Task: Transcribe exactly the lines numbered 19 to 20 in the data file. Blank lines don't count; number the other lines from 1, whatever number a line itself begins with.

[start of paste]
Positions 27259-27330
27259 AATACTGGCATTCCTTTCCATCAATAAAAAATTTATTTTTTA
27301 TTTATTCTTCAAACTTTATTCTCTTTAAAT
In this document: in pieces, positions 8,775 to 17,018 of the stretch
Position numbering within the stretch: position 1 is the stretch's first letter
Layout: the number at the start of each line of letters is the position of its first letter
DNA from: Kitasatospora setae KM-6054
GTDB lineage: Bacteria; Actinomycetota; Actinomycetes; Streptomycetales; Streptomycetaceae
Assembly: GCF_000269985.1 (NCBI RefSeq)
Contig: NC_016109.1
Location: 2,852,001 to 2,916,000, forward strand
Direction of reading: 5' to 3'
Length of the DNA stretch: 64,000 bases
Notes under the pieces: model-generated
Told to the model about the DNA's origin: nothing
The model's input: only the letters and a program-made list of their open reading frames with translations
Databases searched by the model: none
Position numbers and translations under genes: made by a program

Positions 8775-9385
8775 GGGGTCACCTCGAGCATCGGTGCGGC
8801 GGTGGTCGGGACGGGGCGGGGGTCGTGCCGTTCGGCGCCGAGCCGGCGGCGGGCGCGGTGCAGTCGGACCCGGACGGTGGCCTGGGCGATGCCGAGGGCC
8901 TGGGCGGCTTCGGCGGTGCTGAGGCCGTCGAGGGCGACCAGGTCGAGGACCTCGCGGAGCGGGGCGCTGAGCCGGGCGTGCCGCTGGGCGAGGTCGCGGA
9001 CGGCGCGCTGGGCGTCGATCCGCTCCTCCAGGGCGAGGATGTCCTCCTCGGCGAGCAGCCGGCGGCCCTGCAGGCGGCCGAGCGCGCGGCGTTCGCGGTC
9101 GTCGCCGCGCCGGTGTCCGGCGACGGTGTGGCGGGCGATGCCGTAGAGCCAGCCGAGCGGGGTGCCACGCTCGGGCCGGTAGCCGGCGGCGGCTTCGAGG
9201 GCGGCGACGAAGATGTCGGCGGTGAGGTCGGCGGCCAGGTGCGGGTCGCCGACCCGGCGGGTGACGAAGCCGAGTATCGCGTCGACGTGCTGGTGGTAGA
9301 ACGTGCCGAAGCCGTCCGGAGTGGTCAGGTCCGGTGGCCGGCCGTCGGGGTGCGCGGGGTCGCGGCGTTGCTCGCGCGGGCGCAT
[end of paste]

Positions 8775-9385
8775 GGGGTCACCTCGAGCATCGGTGCGGC